The Shorewood High School student newspaper in Wisconsin rejected $3,000 in military advertising based on a newly written "advertising policy" rejecting ads from organizations "deemed destructive to the social, economic and environmental health of the earth and all of its inhabitants." The student editor, the son of two English professors, said he refused to advance the cause of "warmongers" and branded the military as "both classist and racist." (Milwaukee Journal-Sentinel, 6-23-04)

Solomon Amendment attacked 
In 1994 Congress passed the Solomon Amendment to require universities that receive federal funds to give equal access to military recruiters, and to deny defense-related funding to universities that don't allow ROTC programs. Many law schools have resisted giving access to military recruiters because of their faculty's objections to the military's "don't ask, don't tell" policy barring openly gay people from serving in the armed forces.

Faced with a loss of federal funding, some 31 law schools sued the Pentagon, arguing that the Solomon Amendment is unconstitutional based on First Amendment rights of free speech. The plaintiffs won a surprising 2-1 preliminary victory in the 3rd U.S. Circuit Court of Appeals last November.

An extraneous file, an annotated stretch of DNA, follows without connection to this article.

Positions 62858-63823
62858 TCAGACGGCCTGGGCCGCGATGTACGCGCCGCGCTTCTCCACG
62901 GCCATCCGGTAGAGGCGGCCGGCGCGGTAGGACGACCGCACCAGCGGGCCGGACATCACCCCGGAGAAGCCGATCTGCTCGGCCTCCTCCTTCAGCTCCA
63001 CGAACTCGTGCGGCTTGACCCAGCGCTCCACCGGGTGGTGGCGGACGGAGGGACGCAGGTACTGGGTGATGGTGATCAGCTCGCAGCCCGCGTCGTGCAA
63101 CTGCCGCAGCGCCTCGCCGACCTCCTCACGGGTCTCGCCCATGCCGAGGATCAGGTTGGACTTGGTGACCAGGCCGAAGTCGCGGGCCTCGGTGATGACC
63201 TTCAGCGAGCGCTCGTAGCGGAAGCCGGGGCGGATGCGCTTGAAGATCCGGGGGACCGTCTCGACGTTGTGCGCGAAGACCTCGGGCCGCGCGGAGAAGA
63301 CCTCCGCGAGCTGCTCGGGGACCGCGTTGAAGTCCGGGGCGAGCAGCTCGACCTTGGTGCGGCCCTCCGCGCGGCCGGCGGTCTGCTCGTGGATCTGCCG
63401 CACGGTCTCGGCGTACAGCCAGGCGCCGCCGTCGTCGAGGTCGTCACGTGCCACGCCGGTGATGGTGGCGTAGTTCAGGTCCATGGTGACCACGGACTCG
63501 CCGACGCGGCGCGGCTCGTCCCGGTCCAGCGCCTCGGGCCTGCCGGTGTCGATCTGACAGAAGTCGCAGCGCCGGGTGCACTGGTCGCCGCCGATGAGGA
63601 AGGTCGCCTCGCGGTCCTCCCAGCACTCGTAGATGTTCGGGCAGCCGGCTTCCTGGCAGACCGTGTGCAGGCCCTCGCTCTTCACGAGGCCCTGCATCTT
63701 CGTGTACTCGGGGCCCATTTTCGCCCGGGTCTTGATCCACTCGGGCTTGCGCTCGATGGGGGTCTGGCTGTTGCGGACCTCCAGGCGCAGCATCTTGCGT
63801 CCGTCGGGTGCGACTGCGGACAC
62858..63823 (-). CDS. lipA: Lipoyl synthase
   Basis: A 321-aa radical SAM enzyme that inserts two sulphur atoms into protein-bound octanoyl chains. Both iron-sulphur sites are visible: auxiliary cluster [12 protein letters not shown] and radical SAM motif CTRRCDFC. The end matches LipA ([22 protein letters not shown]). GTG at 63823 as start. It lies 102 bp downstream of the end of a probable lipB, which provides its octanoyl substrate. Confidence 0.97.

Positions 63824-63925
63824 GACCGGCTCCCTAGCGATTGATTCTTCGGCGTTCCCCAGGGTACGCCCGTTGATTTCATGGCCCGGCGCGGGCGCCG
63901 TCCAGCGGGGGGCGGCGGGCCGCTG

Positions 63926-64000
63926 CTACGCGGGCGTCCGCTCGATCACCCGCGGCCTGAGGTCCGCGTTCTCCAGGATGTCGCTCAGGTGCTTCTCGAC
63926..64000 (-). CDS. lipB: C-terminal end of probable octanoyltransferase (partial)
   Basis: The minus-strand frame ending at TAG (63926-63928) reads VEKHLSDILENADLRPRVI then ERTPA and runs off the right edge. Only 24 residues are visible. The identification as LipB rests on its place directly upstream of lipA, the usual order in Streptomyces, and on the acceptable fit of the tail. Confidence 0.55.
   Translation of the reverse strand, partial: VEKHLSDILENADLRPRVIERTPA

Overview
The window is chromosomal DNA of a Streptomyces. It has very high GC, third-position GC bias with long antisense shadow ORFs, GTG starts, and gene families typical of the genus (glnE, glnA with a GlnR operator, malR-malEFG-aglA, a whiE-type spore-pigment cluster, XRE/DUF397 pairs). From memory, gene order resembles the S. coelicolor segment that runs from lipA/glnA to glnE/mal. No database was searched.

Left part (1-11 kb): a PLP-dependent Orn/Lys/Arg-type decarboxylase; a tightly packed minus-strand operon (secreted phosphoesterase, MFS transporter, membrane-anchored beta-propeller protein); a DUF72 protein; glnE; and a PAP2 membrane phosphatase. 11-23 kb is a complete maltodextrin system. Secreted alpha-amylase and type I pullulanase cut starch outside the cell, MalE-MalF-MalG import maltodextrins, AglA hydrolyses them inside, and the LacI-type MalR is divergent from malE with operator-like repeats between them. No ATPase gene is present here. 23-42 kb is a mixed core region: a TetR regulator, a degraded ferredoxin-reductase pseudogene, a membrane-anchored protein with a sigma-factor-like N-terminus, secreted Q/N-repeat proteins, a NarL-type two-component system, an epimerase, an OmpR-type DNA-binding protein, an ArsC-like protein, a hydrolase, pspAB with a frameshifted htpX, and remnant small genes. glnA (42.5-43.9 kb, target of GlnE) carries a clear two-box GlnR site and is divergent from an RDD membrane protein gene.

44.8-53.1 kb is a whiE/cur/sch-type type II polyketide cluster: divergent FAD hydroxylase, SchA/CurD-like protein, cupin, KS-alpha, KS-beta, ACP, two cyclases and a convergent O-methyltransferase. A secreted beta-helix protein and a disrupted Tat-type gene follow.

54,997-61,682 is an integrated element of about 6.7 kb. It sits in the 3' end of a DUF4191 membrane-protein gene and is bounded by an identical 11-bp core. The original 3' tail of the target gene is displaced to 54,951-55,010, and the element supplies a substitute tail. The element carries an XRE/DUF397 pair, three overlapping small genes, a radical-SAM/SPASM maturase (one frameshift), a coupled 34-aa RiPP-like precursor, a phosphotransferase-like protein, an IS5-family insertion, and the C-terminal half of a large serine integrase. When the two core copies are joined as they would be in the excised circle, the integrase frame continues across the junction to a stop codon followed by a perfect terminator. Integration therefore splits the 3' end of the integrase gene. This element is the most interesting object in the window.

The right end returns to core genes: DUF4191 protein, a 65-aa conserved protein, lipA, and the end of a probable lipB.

In February, the U.S. House of Representatives overwhelmingly passed a resolution expressing support for the law, and in May the U.S. Supreme Court announced it will hear the dispute in its next term.

Judge hits back at Yale 
An Alabama federal judge is retaliating in his own way against Yale Law School, his alma mater, which blocks military recruiters from campus. Senior District Judge William Acker Jr. wrote Yale in February that he won't accept Yalies for clerkships because of the university policy.

Military recruiters who are not barred from campus by university policy may even face literal hostilities. "A mob of Seattle Central Community College students chased military recruiters off campus" on presidential inauguration day in January "after a tense confrontation" that included "hurled insults and water bottles," the Seattle Post-Intelligencer reported (2-4-05).

A shocked recruiter said he was hit in the head with newspapers and was surrounded by "a mob of 500 people," some of whom tore up Army literature. The two recruiters had to leave under escort by campus security officers. Administrators backed off any disciplinary action against the students.